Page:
Goldman Expanding Wealth Management to the Masses
Goldman Sachs is about midway through completing a blueprint for selling investment products and services to the “mass affluent,” a project that may involve partnerships similar to its recently announced deal to issue credit cards to customers of Apple, executives said Monday.
The New York company that has built its reputation as the investment banker and wealth manager to the top echelon of corporate clients and individual investors also is taking action to expand wealth services through its new Marcus consumer lending business.
“We will pursue partnerships to engage the mass market,” Goldman Chief Executive David Solomon said on a conference call with analysts after the company reported first-quarter results that failed to meet analysts’ revenue expectations. He did not provide specifics of the plan, or the timeframe for completion of the blueprint that Goldman executives first alluded to one year ago. But Solomon noted that partnerships are “critical” to the mass-market growth strategy.
Goldman’s ability to start from near scratch in the consumer area, where it had no “legacy technology” to impede growth, underpins its strategic initiatives, the company said in a presentation accompanying its earnings.
To reach the mass-affluent, which most banks define as people with investable assets of $100,000 to $1 million, Goldman’s key entry point will be through Ayco. The Saratoga, New York-based financial planning business has focused on corporate executives reached through human resources departments, but Ayco is now attempting to lasso a wider swathe of employees who will give Goldman money to manage.
The company is also investing in technology that will give corporate employees tools for signing up for robo-like services as they fill out their financial planning questionnaires, said a person familiar with the strategy.
“This likely will be some sort of mixed approach in terms of technology and human engagement,” Chief Financial Officer Stephen Scherr said on the analyst call, in discussing the expansion of the Ayco service as well as the new wealth component of its Marcus platform. “We are at the midpoint of the development plan.”
Morgan Stanley, Goldman’s long-time competitor in the investment banking and trading trenches of Wall Street, has recently made its own bet on working with corporate human resources departments to source customers. It is paying $900 million to buy Solium Capital, which provides stock award monitoring and tracking programs to about one million employees at 3,000 private and public companies.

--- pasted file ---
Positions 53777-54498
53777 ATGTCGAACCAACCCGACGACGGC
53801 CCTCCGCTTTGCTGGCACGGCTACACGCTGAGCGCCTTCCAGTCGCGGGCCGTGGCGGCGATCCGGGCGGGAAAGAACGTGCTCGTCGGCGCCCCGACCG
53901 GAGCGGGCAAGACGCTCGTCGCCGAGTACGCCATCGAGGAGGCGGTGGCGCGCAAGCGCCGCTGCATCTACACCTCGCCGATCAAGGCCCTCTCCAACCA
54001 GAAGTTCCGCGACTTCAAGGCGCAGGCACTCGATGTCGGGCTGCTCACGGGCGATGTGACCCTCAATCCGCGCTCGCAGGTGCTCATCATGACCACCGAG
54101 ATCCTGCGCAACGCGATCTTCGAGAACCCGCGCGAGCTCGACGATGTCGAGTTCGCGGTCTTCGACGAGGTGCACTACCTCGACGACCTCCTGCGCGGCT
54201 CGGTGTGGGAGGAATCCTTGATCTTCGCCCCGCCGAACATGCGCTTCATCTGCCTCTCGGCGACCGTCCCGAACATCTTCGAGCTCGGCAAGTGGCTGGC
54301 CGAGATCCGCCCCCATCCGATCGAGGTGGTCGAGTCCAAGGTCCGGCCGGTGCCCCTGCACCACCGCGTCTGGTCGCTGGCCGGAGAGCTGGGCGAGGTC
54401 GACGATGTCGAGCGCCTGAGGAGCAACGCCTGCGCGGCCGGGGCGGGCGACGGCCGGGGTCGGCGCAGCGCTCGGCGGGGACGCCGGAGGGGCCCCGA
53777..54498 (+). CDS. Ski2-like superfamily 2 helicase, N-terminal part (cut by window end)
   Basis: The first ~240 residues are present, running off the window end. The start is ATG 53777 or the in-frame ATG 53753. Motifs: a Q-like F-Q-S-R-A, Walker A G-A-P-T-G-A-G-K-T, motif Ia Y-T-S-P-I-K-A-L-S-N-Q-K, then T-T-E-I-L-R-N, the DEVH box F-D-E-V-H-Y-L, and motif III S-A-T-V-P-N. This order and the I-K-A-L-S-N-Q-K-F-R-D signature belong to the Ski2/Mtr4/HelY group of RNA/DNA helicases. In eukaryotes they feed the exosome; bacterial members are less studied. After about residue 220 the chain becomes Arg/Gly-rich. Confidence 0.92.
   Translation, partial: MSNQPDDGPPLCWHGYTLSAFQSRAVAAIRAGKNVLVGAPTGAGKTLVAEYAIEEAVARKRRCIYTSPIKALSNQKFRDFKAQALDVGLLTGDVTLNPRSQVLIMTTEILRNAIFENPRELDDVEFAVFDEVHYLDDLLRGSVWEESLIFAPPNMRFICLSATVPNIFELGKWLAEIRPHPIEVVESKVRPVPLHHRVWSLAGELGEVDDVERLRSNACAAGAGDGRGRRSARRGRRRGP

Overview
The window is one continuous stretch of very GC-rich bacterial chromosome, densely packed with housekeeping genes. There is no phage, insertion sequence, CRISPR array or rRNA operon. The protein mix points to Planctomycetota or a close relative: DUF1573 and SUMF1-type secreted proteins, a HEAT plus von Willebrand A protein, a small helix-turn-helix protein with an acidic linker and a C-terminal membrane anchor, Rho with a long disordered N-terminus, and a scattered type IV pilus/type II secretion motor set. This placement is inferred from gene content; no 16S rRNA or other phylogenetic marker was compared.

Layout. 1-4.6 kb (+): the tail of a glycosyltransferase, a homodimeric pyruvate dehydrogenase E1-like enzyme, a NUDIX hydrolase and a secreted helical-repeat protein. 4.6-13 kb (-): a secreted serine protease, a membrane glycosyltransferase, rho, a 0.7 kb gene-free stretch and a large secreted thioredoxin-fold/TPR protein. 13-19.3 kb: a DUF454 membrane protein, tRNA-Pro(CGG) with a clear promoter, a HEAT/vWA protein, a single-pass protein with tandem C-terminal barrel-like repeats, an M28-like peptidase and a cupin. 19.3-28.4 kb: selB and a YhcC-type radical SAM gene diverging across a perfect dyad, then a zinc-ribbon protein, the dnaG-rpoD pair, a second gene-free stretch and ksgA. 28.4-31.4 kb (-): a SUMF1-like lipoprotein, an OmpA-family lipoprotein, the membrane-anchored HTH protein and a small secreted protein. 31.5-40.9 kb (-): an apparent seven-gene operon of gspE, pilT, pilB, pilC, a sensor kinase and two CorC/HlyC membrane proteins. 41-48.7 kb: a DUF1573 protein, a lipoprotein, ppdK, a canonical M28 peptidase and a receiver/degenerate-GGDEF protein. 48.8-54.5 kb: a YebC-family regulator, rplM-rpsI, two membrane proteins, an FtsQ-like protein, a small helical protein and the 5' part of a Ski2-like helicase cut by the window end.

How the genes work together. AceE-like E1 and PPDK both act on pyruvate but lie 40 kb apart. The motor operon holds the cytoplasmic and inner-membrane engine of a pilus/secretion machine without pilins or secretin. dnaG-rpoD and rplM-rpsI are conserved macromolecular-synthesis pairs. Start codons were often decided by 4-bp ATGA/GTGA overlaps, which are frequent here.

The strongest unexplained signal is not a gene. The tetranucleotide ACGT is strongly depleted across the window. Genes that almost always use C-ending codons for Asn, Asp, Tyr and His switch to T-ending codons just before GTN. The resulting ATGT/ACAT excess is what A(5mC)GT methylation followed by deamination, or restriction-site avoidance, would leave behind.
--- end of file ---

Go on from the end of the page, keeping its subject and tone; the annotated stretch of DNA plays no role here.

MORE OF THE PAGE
In slides accompanying its earnings presentation, Goldman said that its traditional private wealth management business for multi-millionaire families and individuals will be expanding internationally.
Goldman Private Wealth, which has offices in 13 U.S. cities and 500 to 600 advisors, is building in Asia and Europe, the official said. Earlier this year, Goldman promoted Stefan Bollinger, its country coordinator in Switzerland and an investment sales strategy executive, to the post of cohead of private wealth management for Europe, the Middle East and Africa with existing head Chris French.
In a further sign of its plan to diversify the wealth business in order to sell more asset management products, Goldman last year folded its rapidly growing Marcus consumer loan-and-deposit business into the investment management division that also houses its private wealth management business.
“Bringing Marcus together within our investment division had a strategic component to it,” Scherr said when Wells Fargo Securities analyst Mike Mayo questioned how quickly and efficiently Goldman would be able to deliver its “one-firm” strategy for corporations and institutions to consumers. Managing money for high-net-worth individuals is “in our DNA,” Scherr said, and the synergies with mass-affluent servicing are “very real.”
Goldman ended the first quarter with $46 billion of retail bank deposits generated through Marcus, helping to reduce its capital-raising costs.
Revenue in the investment division in the first quarter, however, missed analysts expectations, dropping 12% to $1.56 billion on “significantly lower incentive fees” in asset management and on “lower transaction revenues” in the wealth businesses, Goldman said in its earnings release.
The division ended the quarter with $1.6 trillion of customer assets under supervision, up 7% from a year earlier, primarily due to net market appreciation of $57 billion, Goldman said.
Thirty percent of the division’s assets come from private wealth customers, 31% from asset management products sold through third parties and 39% from institutional sales, Goldman said.
About $20 billion of new customer money was put into long-term investments during the quarter, primarily in fixed-income, but customers withdrew a net $22 billion from short-term “liquidity” investments.
The investment management division fueled 18% of Goldman’s total quarterly revenue of $8.8 billion, compared with 41% from fixed income and equities trading, 21% from private equity and other investments and 20% from investment banking.
Shares of Goldman tumbled $7.93, or 3.8%, on the New York Stock Exchange on Monday. The Dow Jones Industrial Average, which includes Goldman among its 30 stocks, was off .10% while the S&P 500 declined by .06%.